Science, art, academia: Star Trek

The Star Trek academic symposium will be held at the Faculty of ICT, University of Malta, on 15 and 16 July 2016. This event will be a platform for both academics from various disciplines as well as Star Trek fans to meet and explore the intersection between the humanities and the sciences. There will be inspirational presentations from national and international speakers, with the programme tailored to attract a wide audience. Contributors will be encouraged to explore contemporary issues in medicine, science, and technology as well as philosophical, psychological, and sociological issues connected with the science fiction entertainment franchise Star Trek.

A similar symposium was held in 2014 and which proved to be a worldwide first that successfully drew participation from many international scholars including American philosopher Jason Eberl, UK-based neonatologist and ethicist Neena Modi.

As a result of its success, this second event that marks the 50th anniversary from the launch of Star Trek: The Original Series is being organised. The event will be held under the auspices of the Humanities, Medicine and Sciences Programme (HUMS), a University of Malta programme set up to explore and encourage the interfaces between the humanities, medicine, and sciences. The Science Fiction Symposium will appeal to scientists and fans of science fiction alike..

For more information, visit the website.

The enduring appeal of Star Trek

I am often asked why Star Trek appeals to me and so many others. For me, the answer lies with its founder, the humanist Gene Roddenberry. Humanism is defined as ‘a faith in and commitment to shared humanity’.

Secular Humanism is not an ideology or fixed ethical system but a collection of general guidelines that should allow humanity to increase its knowledge to further its collective wellbeing. The philosophy seeks to establish moral principles that are independent of any mystical sources, though they remain conducive to the freedom and wellbeing of the populace based on ethical reasoning. The term Secular Humanism explicitly rejects the supernatural and the primacy of moral codes based solely on religious convictions. Secular Humanist philosophy offers an alternative to more traditional ethical and moral concepts.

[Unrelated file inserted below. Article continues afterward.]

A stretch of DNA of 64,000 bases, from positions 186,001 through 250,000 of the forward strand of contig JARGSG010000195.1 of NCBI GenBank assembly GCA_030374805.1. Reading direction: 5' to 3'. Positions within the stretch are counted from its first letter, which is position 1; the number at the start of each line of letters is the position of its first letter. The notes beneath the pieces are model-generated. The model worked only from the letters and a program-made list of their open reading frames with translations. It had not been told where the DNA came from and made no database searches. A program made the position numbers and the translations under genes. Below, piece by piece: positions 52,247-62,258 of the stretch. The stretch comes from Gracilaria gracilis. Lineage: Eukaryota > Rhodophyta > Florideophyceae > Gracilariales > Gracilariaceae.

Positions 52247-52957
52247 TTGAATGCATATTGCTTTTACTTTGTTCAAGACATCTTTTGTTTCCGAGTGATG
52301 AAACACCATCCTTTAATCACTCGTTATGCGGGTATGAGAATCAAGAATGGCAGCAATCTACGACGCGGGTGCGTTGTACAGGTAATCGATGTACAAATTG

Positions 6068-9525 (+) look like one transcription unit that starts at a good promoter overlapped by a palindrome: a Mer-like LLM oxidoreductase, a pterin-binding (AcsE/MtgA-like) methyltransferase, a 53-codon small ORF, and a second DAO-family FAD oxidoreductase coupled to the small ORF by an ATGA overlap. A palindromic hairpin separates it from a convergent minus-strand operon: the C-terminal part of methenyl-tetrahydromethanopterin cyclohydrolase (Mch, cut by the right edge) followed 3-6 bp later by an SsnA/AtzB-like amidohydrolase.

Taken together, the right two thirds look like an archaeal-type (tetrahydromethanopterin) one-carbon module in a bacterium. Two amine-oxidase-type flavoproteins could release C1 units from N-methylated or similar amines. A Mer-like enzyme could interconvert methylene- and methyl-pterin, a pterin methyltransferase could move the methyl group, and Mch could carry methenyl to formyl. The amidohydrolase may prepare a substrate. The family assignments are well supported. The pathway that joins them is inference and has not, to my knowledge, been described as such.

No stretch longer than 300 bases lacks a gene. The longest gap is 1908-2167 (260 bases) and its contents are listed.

Art by Prof. Victor Grech

Humanism is rooted in the oeuvre of the philosopher John Locke, who asserted that everyone has the natural right to ‘life, liberty, and property’ as well as in the work of philosopher Adam Smith, who addressed the importance of private property and free trade.

Star Trek’s brand of secular Humanism appeals to all since no deities are invoked. When people invoke God or gods this almost inevitably precipitates arguments on which religion is correct or true. Such conflicts are a principal source of past, present, and future contention.

Television aliens can be read as ciphers and metaphors for humanity. Humanism could be interpreted as a belief system that is a useful point of reference to explore human differences. The medium of science fiction combines these two, leading to open dialogue and self-insight to bridge the artificial gulfs that separate us as individuals and as races.

The Star Trek universe continues to offer ‘an alternative, liberal future that not only has eliminated poverty, racism, sexism, jingoism, and colonialism, but also challenges contemporary society to rectify such unacceptable states of affair’.

Star Trek, like other science fiction, has an unshakeable ‘belief in the liberating power of the imagination’ to optimistically create utopian worlds that help us realise ‘our limitations, and thereby to move beyond them toward a more inclusive awareness’ of humanity’s potential.